MB04RU

Reduction of a skew-Hamiltonian matrix to Paige/Van Loan (PVL) form (unblocked version)

[Specification] [Arguments] [Method] [References] [Comments] [Example]

Purpose

```  To reduce a skew-Hamiltonian matrix,

[  A   G  ]
W  =  [       T ] ,
[  Q   A  ]

where A is an N-by-N matrix and G, Q are N-by-N skew-symmetric
matrices, to Paige/Van Loan (PVL) form. That is, an orthogonal
symplectic matrix U is computed so that

T       [  Aout  Gout  ]
U W U =  [            T ] ,
[    0   Aout  ]

where Aout is in upper Hessenberg form.
Unblocked version.

```
Specification
```      SUBROUTINE MB04RU( N, ILO, A, LDA, QG, LDQG, CS, TAU, DWORK,
\$                   LDWORK, INFO )
C     .. Scalar Arguments ..
INTEGER           ILO, INFO, LDA, LDQG, LDWORK, N
C     .. Array Arguments ..
DOUBLE PRECISION  A(LDA,*), CS(*), DWORK(*), QG(LDQG,*), TAU(*)

```
Arguments

Input/Output Parameters

```  N       (input) INTEGER
The order of the matrix A.  N >= 0.

ILO     (input) INTEGER
It is assumed that A is already upper triangular and Q is
zero in rows and columns 1:ILO-1. ILO is normally set by a
previous call to the SLICOT Library routine MB04DS;
otherwise it should be set to 1.
1 <= ILO <= N+1, if N > 0; ILO = 1, if N = 0.

A       (input/output) DOUBLE PRECISION array, dimension (LDA,N)
On entry, the leading N-by-N part of this array must
contain the matrix A.
On exit, the leading N-by-N part of this array contains
the matrix Aout and, in the zero part of Aout, information
about the elementary reflectors used to compute the
PVL factorization.

LDA     INTEGER
The leading dimension of the array A.  LDA >= MAX(1,N).

QG      (input/output) DOUBLE PRECISION array, dimension
(LDQG,N+1)
On entry, the leading N-by-N+1 part of this array must
contain in columns 1:N the strictly lower triangular part
of the matrix Q and in columns 2:N+1 the strictly upper
triangular part of the matrix G. The parts containing the
diagonal and the first superdiagonal of this array are not
referenced.
On exit, the leading N-by-N+1 part of this array contains
in its first N-1 columns information about the elementary
reflectors used to compute the PVL factorization and in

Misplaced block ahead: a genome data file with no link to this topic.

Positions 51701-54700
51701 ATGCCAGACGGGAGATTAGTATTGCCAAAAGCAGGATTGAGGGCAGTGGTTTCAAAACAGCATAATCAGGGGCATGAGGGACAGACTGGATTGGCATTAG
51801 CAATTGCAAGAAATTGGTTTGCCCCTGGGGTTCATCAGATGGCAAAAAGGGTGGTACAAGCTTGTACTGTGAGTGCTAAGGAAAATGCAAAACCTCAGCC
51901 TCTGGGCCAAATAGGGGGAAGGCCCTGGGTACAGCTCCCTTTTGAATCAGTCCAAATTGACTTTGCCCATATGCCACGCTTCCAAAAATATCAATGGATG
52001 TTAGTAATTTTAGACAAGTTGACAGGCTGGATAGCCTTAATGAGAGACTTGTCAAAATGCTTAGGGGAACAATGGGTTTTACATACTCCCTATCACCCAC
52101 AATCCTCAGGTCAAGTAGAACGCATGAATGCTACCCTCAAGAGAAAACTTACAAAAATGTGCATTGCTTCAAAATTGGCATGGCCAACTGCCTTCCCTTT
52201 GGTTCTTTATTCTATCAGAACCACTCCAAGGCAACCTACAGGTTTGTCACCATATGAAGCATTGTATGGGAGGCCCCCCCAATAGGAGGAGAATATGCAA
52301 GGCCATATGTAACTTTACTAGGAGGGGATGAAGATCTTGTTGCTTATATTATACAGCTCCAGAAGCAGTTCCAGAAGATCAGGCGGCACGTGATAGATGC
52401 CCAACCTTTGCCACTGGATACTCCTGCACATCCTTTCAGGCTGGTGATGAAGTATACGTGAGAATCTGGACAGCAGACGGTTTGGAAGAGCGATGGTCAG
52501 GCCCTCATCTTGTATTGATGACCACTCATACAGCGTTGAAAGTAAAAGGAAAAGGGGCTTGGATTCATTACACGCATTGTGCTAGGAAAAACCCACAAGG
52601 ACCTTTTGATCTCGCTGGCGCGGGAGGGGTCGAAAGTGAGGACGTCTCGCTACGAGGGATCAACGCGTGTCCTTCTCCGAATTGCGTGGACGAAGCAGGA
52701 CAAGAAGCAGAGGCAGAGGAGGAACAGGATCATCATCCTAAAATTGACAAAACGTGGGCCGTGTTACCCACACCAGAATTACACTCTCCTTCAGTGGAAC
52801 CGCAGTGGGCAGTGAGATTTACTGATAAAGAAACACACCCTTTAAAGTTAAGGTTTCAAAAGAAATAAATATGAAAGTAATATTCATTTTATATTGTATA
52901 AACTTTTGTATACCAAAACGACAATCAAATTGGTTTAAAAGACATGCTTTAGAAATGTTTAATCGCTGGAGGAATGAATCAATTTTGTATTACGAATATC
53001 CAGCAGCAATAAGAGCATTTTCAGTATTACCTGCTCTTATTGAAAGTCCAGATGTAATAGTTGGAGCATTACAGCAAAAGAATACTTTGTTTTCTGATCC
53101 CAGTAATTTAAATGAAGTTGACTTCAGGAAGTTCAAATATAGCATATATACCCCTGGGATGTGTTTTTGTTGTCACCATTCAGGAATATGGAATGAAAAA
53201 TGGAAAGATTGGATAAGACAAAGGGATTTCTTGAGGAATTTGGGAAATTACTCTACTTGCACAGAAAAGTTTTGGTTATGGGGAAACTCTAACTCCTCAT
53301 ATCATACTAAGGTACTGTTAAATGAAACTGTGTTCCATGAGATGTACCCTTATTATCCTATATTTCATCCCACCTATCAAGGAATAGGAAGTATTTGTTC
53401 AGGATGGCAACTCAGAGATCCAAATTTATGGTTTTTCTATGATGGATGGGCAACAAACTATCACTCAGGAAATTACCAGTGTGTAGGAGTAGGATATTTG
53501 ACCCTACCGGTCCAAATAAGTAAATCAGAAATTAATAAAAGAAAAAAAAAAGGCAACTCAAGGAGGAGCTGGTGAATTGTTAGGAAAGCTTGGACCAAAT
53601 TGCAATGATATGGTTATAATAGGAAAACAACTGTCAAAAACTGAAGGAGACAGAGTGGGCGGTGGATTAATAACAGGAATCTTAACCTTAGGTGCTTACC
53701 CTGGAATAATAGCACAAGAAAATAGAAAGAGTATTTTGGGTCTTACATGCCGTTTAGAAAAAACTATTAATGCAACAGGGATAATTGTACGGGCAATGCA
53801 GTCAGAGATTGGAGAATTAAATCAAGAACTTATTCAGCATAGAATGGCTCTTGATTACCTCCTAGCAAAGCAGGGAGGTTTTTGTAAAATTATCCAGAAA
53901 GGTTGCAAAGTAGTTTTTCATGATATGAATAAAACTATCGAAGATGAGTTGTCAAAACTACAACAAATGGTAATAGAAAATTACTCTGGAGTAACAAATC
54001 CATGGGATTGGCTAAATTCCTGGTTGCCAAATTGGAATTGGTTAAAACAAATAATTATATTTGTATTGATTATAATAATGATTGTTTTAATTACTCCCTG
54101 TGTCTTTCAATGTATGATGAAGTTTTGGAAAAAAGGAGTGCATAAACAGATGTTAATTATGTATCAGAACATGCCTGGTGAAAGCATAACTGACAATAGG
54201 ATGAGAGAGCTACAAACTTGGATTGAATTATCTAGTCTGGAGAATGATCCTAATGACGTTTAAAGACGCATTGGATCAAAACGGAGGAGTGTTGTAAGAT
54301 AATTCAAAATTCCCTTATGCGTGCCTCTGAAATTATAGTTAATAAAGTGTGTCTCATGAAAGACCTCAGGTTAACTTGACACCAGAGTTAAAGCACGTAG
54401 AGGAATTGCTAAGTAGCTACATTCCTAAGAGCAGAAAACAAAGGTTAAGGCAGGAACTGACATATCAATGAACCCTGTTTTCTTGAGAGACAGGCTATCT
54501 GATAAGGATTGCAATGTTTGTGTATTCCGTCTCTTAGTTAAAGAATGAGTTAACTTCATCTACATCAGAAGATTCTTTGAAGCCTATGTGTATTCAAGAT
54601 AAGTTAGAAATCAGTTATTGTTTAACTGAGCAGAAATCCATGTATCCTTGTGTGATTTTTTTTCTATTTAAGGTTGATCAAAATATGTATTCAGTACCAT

its last N columns the strictly upper triangular part of
the matrix Gout.

LDQG    INTEGER
The leading dimension of the array QG.  LDQG >= MAX(1,N).

CS      (output) DOUBLE PRECISION array, dimension (2N-2)
On exit, the first 2N-2 elements of this array contain the
cosines and sines of the symplectic Givens rotations used
to compute the PVL factorization.

TAU     (output) DOUBLE PRECISION array, dimension (N-1)
On exit, the first N-1 elements of this array contain the
scalar factors of some of the elementary reflectors.

```
Workspace
```  DWORK   DOUBLE PRECISION array, dimension (LDWORK)
On exit, if INFO = 0,  DWORK(1)  returns the optimal value
of LDWORK.
On exit, if INFO = -10,  DWORK(1)  returns the minimum
value of LDWORK.

LDWORK  INTEGER
The length of the array DWORK.  LDWORK >= MAX(1,N-1).

```
Error Indicator
```  INFO    INTEGER
= 0:  successful exit;
< 0:  if INFO = -i, the i-th argument had an illegal
value.

```
Method
```  The matrix U is represented as a product of symplectic reflectors
and Givens rotations

U = diag( H(1),H(1) )     G(1)   diag( F(1),F(1) )
diag( H(2),H(2) )     G(2)   diag( F(2),F(2) )
....
diag( H(n-1),H(n-1) ) G(n-1) diag( F(n-1),F(n-1) ).

Each H(i) has the form

H(i) = I - tau * v * v'

where tau is a real scalar, and v is a real vector with v(1:i) = 0
and v(i+1) = 1; v(i+2:n) is stored on exit in QG(i+2:n,i), and
tau in QG(i+1,i).

Each F(i) has the form

F(i) = I - nu * w * w'

where nu is a real scalar, and w is a real vector with w(1:i) = 0
and w(i+1) = 1; w(i+2:n) is stored on exit in A(i+2:n,i), and
nu in TAU(i).

Each G(i) is a Givens rotation acting on rows i+1 and n+i+1, where
the cosine is stored in CS(2*i-1) and the sine in CS(2*i).

```
Numerical Aspects
```  The algorithm requires 40/3 N**3 + O(N) floating point operations
and is strongly backward stable.

```
References
```  [1] Van Loan, C.F.
A symplectic method for approximating all the eigenvalues of
a Hamiltonian matrix.
Linear Algebra and its Applications, 61, pp. 233-251, 1984.

```
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Example

Program Text

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Program Data
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Program Results
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